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Parents whose kids skip school on a regular basis can now be sentenced to PRISON under new Missouri law – with mother handed 15-day jail term after her first-grade son was absent for 13 days


Parents whose children regularly miss school can now be sentenced to PRISON under new Missouri law – with the mother facing 15 days in jail after her first grade son was absent for 13 days

  • State Supreme Court Upholds Schools’ Discretion to Decide What ‘Reasonable’ Attendance Means
  • A quarter of students in the state attend less than 90% of the time

More parents can expect to be jailed if their children miss school after a court upheld prison sentences for two mothers whose young children missed only two weeks in a year.

Moms Tamarae LaRue and Caitlyn Williams of Lebanon, Missouri, were put behind bars for failing to provide “regular” attendance for their six- and seven-year-old children.

And their appeal was dismissed Tuesday by the Missouri Supreme Court which insisted the state did not have to define what “regular” means.

“No parent in Missouri would conclude that ‘regular’ attendance means anything less than having their child attend school on days when school is in session,” Supreme Court Justice Robin Ransom said. .

The Leclade County mothers have been sued by the Lebanon II School District which requires at least 90% attendance.

Tamarae LaRue was sentenced to 13 days behind bars when the attendance of one of her four sons fell below what the school deemed acceptable

LaRue, 32, was sentenced to 13 days after her son missed 15 days of first grade, while Williams was jailed for seven days after her daughter missed 16 days of kindergarten.

Williams alerted staff on occasions including dental appointments, a bad cough and a bout of ringworm, and LaRue, a mother of three other boys, also notified her son’s school of certain absences for cause of illness.

But she started having panic attacks and fears of being bullied in a state where nearly a quarter of students were attending school at less than 90 per cent in 2021/22.

“I was busting my ass trying to make sure they had all the evidence they needed — all the doctor’s notes they needed — calling them to the eye doctor,” LaRue told the the wall street journal from the service station where she works.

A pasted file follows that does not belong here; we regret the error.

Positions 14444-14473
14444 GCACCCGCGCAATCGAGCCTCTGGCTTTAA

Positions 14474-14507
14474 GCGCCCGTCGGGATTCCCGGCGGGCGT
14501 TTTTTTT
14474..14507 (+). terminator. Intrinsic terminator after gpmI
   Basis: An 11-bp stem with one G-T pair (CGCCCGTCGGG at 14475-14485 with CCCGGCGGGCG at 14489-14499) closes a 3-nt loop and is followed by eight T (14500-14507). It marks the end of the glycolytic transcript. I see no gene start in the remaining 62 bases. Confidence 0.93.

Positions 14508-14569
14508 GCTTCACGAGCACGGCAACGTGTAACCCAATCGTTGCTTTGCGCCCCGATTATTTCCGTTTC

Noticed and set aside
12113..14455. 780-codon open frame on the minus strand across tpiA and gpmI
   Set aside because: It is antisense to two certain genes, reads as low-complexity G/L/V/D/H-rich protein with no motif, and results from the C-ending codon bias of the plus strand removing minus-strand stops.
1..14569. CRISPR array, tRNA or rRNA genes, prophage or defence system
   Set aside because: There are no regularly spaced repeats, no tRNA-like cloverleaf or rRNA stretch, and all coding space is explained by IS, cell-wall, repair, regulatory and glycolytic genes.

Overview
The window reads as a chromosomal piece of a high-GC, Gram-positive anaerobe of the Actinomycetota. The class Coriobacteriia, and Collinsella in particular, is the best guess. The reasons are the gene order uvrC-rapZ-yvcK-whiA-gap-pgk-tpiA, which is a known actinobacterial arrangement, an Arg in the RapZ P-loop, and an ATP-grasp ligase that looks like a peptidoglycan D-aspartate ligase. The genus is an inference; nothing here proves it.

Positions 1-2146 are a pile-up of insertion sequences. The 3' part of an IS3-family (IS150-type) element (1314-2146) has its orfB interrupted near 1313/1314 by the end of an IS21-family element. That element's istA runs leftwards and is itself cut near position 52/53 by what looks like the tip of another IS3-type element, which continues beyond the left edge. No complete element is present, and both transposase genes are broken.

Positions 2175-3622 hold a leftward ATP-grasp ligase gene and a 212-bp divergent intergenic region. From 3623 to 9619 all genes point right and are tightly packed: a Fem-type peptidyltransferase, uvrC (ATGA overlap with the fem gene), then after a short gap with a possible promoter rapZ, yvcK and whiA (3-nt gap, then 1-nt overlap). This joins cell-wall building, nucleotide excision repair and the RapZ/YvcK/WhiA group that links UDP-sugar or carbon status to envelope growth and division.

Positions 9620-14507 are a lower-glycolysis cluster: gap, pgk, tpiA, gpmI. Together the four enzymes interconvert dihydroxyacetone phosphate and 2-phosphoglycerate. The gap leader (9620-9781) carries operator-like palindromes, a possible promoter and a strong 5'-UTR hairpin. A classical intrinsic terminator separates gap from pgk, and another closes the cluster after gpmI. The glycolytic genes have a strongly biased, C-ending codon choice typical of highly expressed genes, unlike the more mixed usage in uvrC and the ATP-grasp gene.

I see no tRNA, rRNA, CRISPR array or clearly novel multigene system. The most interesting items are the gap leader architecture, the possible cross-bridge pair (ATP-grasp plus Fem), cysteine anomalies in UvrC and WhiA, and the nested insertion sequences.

Nearly 600 charges have been filed by state officials for violations of Missouri’s compulsory education law over the past five years.

Steve Jackson, the judge who jailed Williams in June 2022, admitted the law was a mess and said he hoped she would appeal.

“It’s absolutely a horrible law,” he told the court.

But the state Supreme Court left the law intact, arguing that mothers had been warned, opening the door to more jail time for parents.

Esther Elementary School sent a letter to Williams in November 2021 after her daughter’s sixth unexplained absence, telling her that was not the case.The Missouri Department of Elementary and Secondary Education states that students must have an attendance percentage of 90% or higher.

The assistant principal reportedly warned that the absences were affecting his daughter’s performance, and she was later charged with a “class C misdemeanor of violation of the Compulsory Attendance Act”.

The single mother was found guilty by the circuit court which sentenced her to seven days in the Laclede County Jail.

LaRue too was written out after six unexplained absences and later sentenced to 15 days in prison before her sentence was commuted to two years of probation.

“This absence was not excused by any circumstance provided for by law,” the court wrote.

“Given the notice provided to each parent and the fact that each parent was in control of their young child, there was evidence to support the conclusion that each parent knowingly failed to ensure that their child attended school regularly. “

“School attendance is crucial to a student’s academic, social and personal development,” said district spokeswoman Jacy Overstreet.

“Our first approach is to work collaboratively with students, their families and our dedicated staff members to identify the underlying reasons for absences.”

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